This study evaluated cost and utilization attributed to members enrolled in a health care program with no pharmacy co-pay. Health care savings were identified in addition to medication adherence improvements.
Objectives: To determine whether elimination of co-pays for prescription drugs affects medication adherence and total health care spending.
Study Design: Retrospective comparative study.
Methods: We conducted a difference-in-differences comparison in the year before and after expansion of a Zero Dollar Co-pay (ZDC) prescription drug benefit in commercially insured Louisiana residents. Blue Cross and Blue Shield of Louisiana members with continuous disease management program enrollment were analyzed, of whom 6463 were enrolled in the ZDC program and 1821 were controls who were ineligible because their employers did not opt in.
Results: After ZDC expansion, medication adherence fell in the control group and rose in the ZDC group, with a relative increase of 2.1 percentage points (P = .002). Medical spending fell by $71 per member per month (PMPM) (P = .027) in the ZDC group relative to controls. Overall, there was no significant increase in the cost of drugs between treatment and controls. However, when drugs were further categorized, there was a significant increase of $8 PMPM for generic drugs and no significant difference for brand name drugs. Comparisons of medication adherence rates by household income showed the largest relative increase post ZDC expansion among low-income members.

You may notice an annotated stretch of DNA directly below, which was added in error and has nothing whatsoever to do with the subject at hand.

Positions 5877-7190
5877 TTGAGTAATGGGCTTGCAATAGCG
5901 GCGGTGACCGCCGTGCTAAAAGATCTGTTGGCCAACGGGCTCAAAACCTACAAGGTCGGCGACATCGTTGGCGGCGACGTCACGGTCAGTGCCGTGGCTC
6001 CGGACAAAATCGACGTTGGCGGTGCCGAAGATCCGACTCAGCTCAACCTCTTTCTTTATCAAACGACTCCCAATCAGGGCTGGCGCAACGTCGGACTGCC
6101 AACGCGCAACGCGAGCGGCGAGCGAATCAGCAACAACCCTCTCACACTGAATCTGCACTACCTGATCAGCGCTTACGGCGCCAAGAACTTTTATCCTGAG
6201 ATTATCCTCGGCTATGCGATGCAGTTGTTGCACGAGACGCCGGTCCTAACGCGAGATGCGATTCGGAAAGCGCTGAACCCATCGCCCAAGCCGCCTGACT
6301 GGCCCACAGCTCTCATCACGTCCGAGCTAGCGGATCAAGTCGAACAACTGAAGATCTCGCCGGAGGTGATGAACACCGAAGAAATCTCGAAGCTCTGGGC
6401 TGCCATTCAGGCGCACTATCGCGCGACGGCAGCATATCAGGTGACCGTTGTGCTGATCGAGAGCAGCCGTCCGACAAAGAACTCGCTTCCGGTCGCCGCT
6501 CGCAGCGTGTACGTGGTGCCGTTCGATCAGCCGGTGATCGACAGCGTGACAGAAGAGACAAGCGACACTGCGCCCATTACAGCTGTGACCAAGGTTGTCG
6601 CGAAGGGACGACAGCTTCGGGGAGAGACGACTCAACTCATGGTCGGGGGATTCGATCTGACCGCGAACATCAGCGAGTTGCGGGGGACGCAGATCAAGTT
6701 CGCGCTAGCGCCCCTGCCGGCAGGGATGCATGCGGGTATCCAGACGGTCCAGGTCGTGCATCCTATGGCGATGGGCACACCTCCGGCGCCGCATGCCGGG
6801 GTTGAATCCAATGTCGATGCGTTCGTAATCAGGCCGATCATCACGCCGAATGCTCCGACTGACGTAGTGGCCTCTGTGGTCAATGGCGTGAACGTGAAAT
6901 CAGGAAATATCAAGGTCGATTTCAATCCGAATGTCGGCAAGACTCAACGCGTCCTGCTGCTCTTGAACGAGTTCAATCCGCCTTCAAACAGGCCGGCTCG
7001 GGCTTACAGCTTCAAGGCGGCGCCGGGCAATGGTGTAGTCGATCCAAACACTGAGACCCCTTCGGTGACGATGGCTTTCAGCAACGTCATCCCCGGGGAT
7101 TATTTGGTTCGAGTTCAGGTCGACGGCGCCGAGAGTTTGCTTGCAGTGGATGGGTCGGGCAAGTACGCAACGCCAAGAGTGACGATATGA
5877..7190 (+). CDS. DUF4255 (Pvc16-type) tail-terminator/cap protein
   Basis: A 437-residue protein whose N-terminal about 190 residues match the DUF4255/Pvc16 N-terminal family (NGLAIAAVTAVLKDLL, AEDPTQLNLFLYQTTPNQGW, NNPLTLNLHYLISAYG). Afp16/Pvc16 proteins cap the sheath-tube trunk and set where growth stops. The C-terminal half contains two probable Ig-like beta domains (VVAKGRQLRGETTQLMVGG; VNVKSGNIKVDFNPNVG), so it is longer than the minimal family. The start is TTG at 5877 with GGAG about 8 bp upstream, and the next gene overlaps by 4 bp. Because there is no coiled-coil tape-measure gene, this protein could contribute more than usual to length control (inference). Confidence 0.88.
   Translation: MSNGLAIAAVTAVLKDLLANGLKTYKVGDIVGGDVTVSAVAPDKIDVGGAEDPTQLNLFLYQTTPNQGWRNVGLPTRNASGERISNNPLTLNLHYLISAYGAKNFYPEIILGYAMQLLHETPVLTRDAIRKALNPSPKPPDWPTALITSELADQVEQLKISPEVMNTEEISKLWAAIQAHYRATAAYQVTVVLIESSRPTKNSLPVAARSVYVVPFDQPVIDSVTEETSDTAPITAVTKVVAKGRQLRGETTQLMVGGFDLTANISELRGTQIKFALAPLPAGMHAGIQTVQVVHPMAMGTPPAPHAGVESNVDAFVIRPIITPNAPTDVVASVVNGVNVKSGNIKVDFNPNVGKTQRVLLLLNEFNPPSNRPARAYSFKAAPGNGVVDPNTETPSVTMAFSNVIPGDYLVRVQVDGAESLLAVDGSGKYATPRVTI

Conclusions: Elimination of co-pays for drugs indicated to treat chronic illnesses was associated with increases in medication adherence and reductions in overall spending of $63. Benefit designs that eliminate co-pays for patients with chronic illnesses may improve adherence and reduce the total cost of care.
Am J Manag Care. 2021;27(6):249-254. https://doi.org/10.37765/ajmc.2021.88664
A follow-up evaluation of Blue Cross and Blue Shield of Louisiana’s Zero Dollar Co-pay (ZDC) program found that there was a 10% decrease in medical spending after expanding the program.
Nonadherence to medication prescriptions is a widespread problem and a major driver of health care spending and adverse health outcomes. Estimates from the World Health Organization suggest that adherence among patients with chronic conditions is only about 50% in developed countries.1,2